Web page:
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Upcoming Events

MIT Hypertext Lecture/Discussion, leader Eric Drexler, Jan. 11, 2 pm, room 16-310, free. Co-sponsored by FI; see writeup in this issue.

MIT Nanotechnology Lecture/Discussion Series, leader Eric Drexler, Jan. 11-14, 7:30 PM, Room 66-110, free. Co-sponsored by FI; see writeup in this issue.

"Where is the Bottom?" MIT lecture by Prof. Ed Fredkin, speculations on physical processes at the smallest possible length, Jan. 21, 7:30 PM, AI Lab 8th floor playroom, 545 Tech Square, free. Sponsored by MIT NSG.

Technological Literacy, the Third National Science, Technology, Society Conference, Feb. 5-7, Arlington, VA. Registration $80. Sponsored/supported by AAAS and NSF, among others. Contact AAAS, 202-326-6500.

Space Development Conference, May 27-30, Stouffer Concourse Hotel, Denver, CO. Co-sponsored by FI. Includes nanotechnology programming; see writeup in this issue. Registration $60 through May 1. Contact Box 300572, Denver, CO 80218, 303-692-6788.

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FI Advisors

An initial Foresight Institute Board of Advisors has been formed, consisting of Marvin Minsky, MIT professor and co-founder of the field of artificial intelligence; Gerald Feinberg, Columbia professor of physics; and Stewart Brand, founder of the Whole Earth Review and a director of the Point Foundation.
Current Foresight Board of Advisors
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Executive Search

FI is still searching for an Executive Director. Friends of the Institute are requested to read the ad in this issue and wrack their brains for ideas on who can fill this role. If you think of a likely prospect, please call Chris Peterson at FI: 415-364-8609.

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Space Conferences Cover Nanotechnology

The L5 Society and its successor, the National Space Society, have been increasing annual conference coverage of nanotechnology every year since 1985; the Foresight Institute will be co-sponsoring their next meeting in Denver over Memorial Day weekend. As this issue goes to press, plans are still in flux, but we expect at least two formal sessions on nanotechnology as well as the usual informal discussions. We urge those of you who would like to meet the FI leadership--and other FI participants--to attend. Both technical and non-technical information will be presented. (See the "Upcoming Events" section for details.)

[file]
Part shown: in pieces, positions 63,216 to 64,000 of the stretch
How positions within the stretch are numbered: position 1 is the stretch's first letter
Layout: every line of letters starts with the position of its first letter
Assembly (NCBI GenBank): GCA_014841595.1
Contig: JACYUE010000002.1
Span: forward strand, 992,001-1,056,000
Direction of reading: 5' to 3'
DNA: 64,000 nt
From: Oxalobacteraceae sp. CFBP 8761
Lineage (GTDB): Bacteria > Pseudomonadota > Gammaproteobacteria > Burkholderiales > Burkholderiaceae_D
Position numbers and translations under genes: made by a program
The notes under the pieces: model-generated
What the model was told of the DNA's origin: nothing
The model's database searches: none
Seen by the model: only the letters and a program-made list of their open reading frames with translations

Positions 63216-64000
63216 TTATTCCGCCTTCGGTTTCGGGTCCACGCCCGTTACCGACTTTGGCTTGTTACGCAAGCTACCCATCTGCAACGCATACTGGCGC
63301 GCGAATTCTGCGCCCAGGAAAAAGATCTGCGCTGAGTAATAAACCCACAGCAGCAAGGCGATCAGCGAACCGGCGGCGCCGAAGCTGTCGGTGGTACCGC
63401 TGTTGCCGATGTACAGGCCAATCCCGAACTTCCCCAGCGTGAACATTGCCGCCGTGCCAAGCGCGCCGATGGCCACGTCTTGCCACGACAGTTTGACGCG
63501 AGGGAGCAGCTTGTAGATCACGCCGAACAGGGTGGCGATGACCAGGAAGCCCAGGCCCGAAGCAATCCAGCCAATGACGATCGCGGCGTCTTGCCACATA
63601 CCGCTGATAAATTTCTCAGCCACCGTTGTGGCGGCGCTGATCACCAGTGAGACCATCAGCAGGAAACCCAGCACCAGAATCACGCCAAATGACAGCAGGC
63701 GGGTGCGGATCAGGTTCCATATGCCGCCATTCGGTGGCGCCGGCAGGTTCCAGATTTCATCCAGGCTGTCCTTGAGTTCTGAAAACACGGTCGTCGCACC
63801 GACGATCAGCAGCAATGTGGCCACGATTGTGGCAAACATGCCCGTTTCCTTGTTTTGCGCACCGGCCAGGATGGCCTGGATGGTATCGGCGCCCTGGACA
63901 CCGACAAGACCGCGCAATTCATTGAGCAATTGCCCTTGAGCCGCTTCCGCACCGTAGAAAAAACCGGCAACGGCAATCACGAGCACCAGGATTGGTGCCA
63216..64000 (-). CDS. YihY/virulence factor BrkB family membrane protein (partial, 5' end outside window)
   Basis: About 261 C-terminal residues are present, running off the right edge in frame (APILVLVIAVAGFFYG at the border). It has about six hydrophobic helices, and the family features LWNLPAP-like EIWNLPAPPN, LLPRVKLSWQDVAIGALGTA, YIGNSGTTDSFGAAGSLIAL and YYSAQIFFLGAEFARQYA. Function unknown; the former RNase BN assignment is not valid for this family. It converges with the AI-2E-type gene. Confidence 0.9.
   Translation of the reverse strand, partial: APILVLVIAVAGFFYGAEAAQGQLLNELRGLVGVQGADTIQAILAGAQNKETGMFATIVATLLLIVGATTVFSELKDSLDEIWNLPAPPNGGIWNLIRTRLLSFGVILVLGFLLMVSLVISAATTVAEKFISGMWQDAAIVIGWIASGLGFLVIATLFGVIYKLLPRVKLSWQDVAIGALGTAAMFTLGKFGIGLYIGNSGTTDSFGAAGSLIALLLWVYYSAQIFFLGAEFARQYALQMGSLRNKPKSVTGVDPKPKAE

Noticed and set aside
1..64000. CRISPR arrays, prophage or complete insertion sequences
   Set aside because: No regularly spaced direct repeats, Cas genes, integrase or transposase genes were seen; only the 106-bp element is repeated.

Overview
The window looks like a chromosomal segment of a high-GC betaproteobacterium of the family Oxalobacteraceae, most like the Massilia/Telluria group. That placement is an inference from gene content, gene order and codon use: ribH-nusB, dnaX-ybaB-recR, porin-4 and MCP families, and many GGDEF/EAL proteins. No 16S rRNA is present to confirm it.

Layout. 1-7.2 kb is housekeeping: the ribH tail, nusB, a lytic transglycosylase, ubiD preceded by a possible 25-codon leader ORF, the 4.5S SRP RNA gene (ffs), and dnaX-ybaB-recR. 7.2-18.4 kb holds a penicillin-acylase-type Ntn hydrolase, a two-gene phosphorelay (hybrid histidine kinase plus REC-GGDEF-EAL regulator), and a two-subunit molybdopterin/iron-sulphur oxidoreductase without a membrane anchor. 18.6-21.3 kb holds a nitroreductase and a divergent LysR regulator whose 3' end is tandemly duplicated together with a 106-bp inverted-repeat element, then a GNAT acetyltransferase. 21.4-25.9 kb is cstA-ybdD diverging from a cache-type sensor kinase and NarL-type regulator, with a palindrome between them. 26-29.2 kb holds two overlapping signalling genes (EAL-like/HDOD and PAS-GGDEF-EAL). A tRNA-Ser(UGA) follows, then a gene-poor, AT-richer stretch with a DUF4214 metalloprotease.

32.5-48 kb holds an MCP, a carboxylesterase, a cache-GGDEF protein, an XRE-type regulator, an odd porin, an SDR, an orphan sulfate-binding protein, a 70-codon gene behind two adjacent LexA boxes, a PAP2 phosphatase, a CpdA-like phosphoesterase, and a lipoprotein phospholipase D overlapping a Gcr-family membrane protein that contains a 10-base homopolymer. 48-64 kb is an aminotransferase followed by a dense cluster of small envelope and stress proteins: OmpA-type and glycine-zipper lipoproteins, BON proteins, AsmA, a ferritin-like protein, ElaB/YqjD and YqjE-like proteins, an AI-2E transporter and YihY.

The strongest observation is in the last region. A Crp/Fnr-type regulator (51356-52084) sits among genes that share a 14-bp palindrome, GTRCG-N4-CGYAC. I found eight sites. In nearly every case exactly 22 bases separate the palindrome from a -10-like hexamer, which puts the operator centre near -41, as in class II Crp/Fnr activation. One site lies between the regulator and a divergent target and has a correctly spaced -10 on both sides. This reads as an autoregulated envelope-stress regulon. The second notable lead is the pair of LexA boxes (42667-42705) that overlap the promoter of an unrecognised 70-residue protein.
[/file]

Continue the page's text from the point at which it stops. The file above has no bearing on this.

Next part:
Explicit coverage at last year's conference in Pittsburgh began with a session chaired by FI president Eric Drexler, with speakers Marvin Minsky (MIT professor, co-founder of the artificial intelligence field, and FI Advisor), Hans Moravec (head of Carnegie Mellon's Robotics Lab) and James Bennett (FI Director and VP of American Rocket Company). Drexler gave an introduction to nanotechnology; Minsky gave a fascinating, indescribable talk.

Bennett discussed the impact of nanotechnology on space development: today space is valued for its properties of microgravity and Earth observation, but with nanotechnology, these features will become less important. Space will then be valued for its resources, which nanotechnology will help us to use: energy, materials, and room to grow.

Moravec examined trends in computation, pointing out that today's supercomputers have a computational capacity somewhere between that of a mouse-brain and that of an insect-brain. But an extrapolation of the smooth curve of progress in computation--starting at the turn of the century with mechanical calculators, through vacuum tubes, transistors and so on--indicates that we should expect supercomputers equivalent to a human brain shortly after the year 2000, and personal computers of that power shortly after 2020.

In a later session on nanotechnology, Drexler went into detail on mechanical nanocomputers (which if built could result in megabrain-equivalent PCs) and cell repair technology. Nanotechnology-oriented discussion also dominated two panels covering the financial and legal aspects of space settlement--reasonably enough, since the time frames for the two developments may be comparable. It's clear that the nanotechnology meme is making rapid progress in the space community, thanks to conference organizers such as Dale Amon (Chair, '87), Jill Steele (Chair, '88), and Laura Powers (Program Chair, '88).

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Foresight thanks Dave Kilbridge for converting Update 2 to html for this web page.

From Foresight Update 2, originally published 15 November 1987.